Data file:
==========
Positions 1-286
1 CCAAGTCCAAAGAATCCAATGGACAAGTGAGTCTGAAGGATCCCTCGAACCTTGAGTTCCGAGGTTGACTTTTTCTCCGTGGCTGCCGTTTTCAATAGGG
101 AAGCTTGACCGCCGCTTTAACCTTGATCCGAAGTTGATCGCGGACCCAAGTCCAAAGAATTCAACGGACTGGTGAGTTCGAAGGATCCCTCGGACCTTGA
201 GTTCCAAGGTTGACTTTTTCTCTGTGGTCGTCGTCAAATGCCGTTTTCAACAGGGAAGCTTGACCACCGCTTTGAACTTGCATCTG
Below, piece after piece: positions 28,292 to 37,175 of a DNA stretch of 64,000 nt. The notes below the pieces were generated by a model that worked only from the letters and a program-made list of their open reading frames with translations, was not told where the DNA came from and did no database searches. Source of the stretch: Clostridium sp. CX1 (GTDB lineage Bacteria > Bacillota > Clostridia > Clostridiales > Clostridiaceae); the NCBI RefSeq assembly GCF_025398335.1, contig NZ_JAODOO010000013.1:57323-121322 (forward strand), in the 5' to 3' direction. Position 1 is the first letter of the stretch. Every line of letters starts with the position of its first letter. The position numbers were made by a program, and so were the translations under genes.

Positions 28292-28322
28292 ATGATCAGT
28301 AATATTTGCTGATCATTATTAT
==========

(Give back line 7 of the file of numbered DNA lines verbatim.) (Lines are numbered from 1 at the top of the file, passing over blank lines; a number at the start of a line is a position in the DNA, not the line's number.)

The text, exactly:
28292 ATGATCAGT